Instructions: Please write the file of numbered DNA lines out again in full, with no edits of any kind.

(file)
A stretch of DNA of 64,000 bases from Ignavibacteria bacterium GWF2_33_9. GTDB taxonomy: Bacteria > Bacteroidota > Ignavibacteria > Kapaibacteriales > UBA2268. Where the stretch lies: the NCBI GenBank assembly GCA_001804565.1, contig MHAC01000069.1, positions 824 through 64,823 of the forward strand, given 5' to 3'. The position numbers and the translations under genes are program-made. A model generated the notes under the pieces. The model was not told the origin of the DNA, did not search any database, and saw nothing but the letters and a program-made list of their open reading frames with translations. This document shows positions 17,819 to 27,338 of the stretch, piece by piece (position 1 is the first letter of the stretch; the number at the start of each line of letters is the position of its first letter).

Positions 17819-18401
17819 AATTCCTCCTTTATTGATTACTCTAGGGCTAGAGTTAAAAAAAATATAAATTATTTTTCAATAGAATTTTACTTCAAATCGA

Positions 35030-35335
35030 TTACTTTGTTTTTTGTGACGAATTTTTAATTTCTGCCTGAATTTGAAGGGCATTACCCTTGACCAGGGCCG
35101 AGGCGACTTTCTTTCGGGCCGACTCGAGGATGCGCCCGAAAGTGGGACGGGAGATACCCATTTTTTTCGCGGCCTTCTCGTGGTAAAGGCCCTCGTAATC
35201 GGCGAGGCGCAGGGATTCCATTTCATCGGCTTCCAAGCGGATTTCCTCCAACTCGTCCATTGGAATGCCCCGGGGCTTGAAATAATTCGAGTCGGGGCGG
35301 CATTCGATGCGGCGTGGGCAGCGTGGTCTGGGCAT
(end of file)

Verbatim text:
A stretch of DNA of 64,000 bases from Ignavibacteria bacterium GWF2_33_9. GTDB taxonomy: Bacteria > Bacteroidota > Ignavibacteria > Kapaibacteriales > UBA2268. Where the stretch lies: the NCBI GenBank assembly GCA_001804565.1, contig MHAC01000069.1, positions 824 through 64,823 of the forward strand, given 5' to 3'. The position numbers and the translations under genes are program-made. A model generated the notes under the pieces. The model was not told the origin of the DNA, did not search any database, and saw nothing but the letters and a program-made list of their open reading frames with translations. This document shows positions 17,819 to 27,338 of the stretch, piece by piece (position 1 is the first letter of the stretch; the number at the start of each line of letters is the position of its first letter).

Positions 17819-18401
17819 AATTCCTCCTTTATTGATTACTCTAGGGCTAGAGTTAAAAAAAATATAAATTATTTTTCAATAGAATTTTACTTCAAATCGA

Positions 35030-35335
35030 TTACTTTGTTTTTTGTGACGAATTTTTAATTTCTGCCTGAATTTGAAGGGCATTACCCTTGACCAGGGCCG
35101 AGGCGACTTTCTTTCGGGCCGACTCGAGGATGCGCCCGAAAGTGGGACGGGAGATACCCATTTTTTTCGCGGCCTTCTCGTGGTAAAGGCCCTCGTAATC
35201 GGCGAGGCGCAGGGATTCCATTTCATCGGCTTCCAAGCGGATTTCCTCCAACTCGTCCATTGGAATGCCCCGGGGCTTGAAATAATTCGAGTCGGGGCGG
35301 CATTCGATGCGGCGTGGGCAGCGTGGTCTGGGCAT